• In some embodiments, a client 102 communicates with a server 106. In one embodiment, the client 102 communicates directly with one of the servers 106 in a farm 38. In another embodiment, the client 102 executes a program neighborhood application to communicate with a server 106 in a farm 38. In still another embodiment, the server 106 provides the functionality of a master node. In some embodiments, the client 102 communicates with the server 106 in the farm 38 through a network 104. Over the network 104, the client 102 can, for example, request execution of various applications hosted by the servers 106 a-106 n in the farm 38 and receive output of the results of the application execution for display. In some embodiments, only the master node provides the functionality required to identify and provide address information associated with a server 106′ hosting a requested application.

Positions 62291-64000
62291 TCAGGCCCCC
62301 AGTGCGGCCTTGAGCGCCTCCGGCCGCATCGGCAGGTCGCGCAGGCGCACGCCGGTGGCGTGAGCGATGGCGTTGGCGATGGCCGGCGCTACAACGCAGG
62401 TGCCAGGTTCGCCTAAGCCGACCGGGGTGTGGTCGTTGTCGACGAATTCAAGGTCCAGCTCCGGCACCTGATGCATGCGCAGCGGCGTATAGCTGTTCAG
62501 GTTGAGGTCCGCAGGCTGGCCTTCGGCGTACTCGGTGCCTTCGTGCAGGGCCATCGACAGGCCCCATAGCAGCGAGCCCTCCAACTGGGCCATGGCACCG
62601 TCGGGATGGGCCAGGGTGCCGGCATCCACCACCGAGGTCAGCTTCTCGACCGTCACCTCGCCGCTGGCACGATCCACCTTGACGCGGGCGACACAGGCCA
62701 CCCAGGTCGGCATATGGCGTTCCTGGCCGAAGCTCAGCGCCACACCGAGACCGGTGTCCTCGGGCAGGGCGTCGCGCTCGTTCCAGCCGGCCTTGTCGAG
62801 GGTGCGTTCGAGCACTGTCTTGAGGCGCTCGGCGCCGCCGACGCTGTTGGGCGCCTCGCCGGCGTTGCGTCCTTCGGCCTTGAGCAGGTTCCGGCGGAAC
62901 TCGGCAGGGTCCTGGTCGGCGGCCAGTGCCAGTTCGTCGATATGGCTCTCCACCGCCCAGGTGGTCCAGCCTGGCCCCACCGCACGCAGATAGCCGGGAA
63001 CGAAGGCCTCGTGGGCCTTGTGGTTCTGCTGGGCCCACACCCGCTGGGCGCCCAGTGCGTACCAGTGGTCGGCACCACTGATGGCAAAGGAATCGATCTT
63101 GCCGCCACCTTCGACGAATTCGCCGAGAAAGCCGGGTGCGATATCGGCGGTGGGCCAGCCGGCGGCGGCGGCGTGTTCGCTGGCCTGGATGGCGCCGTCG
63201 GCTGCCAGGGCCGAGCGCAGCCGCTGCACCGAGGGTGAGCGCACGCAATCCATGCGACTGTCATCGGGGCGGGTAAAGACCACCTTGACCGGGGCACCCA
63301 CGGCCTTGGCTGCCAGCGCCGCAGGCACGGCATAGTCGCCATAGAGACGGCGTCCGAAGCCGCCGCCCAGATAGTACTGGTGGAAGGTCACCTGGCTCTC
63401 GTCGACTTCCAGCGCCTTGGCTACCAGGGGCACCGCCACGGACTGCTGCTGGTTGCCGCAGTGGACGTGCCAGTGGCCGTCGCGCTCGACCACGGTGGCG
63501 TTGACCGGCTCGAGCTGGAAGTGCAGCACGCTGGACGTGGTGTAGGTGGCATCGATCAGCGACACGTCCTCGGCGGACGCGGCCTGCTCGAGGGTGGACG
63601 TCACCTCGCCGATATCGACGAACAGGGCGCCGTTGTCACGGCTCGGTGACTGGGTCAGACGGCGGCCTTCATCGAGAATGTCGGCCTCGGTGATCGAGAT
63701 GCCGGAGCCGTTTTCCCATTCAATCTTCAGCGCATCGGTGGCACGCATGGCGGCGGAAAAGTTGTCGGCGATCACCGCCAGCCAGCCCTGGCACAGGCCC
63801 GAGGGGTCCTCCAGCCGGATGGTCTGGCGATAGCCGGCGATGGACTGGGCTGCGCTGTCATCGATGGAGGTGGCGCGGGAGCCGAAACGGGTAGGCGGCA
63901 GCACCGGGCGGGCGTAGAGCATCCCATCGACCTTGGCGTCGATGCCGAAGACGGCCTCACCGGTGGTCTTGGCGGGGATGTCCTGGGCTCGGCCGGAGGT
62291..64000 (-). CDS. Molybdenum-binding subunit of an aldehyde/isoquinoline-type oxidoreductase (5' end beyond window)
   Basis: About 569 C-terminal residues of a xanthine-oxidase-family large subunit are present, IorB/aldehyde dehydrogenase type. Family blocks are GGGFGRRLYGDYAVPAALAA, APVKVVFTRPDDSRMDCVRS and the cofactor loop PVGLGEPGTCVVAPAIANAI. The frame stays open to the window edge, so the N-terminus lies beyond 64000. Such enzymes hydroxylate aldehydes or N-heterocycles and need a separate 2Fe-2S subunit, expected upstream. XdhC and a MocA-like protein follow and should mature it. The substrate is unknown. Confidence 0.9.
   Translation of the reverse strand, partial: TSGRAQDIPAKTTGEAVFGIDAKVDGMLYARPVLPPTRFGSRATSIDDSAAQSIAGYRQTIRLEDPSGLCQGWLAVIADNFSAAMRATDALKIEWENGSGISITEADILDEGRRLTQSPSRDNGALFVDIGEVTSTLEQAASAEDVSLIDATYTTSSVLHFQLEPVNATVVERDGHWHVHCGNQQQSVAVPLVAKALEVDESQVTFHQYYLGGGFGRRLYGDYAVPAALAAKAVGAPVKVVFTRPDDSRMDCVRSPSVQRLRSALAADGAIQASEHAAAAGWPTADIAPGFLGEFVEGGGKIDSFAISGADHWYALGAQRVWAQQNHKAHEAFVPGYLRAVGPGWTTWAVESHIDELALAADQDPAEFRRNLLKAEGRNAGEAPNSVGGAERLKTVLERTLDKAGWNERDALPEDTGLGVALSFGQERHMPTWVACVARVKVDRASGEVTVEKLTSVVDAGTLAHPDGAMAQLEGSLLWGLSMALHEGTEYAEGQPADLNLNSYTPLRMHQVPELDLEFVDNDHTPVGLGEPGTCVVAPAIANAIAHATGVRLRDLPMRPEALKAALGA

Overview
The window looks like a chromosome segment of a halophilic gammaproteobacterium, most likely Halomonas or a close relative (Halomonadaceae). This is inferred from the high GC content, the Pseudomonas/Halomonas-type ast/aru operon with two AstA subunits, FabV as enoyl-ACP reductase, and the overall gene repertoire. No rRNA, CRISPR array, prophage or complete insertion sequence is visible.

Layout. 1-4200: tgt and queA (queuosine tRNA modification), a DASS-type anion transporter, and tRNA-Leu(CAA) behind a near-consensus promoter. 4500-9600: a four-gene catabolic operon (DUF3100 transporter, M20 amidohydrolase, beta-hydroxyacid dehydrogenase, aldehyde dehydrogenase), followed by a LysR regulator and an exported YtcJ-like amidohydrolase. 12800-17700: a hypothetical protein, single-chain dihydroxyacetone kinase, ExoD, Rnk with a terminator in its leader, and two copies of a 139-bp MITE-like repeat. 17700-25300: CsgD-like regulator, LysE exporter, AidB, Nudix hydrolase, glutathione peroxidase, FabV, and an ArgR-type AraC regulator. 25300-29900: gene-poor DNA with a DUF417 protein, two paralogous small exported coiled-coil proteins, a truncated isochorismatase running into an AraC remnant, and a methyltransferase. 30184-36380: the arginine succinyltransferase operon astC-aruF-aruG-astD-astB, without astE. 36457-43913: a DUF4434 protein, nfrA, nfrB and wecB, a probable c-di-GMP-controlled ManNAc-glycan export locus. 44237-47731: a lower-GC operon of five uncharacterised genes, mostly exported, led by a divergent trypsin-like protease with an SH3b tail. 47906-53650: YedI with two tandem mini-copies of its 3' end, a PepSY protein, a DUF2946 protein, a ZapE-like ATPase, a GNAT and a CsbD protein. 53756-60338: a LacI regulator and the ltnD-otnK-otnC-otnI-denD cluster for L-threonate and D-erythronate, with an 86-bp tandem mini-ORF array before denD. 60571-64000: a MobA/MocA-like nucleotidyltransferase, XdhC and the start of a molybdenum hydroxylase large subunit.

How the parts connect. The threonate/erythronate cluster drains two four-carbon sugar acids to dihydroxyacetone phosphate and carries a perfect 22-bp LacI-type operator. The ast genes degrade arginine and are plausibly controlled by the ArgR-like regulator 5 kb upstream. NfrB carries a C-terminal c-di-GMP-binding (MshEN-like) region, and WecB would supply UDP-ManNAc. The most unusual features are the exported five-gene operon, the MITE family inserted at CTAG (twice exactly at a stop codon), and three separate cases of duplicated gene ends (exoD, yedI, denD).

• In one embodiment, the server 106 provides functionality of a web server. In another embodiment, the server 106 a receives requests from the client 102, forwards the requests to a second server 106 b and responds to the request by the client 102 with a response to the request from the server 106 b. In still another embodiment, the server 106 acquires an enumeration of applications available to the client 102 and address information associated with a server 106 hosting an application identified by the enumeration of applications. In yet another embodiment, the server 106 presents the response to the request to the client 102 using a web interface. In one embodiment, the client 102 communicates directly with the server 106 to access the identified application. In another embodiment, the client 102 receives application output data, such as display data, generated by an execution of the identified application on the server 106.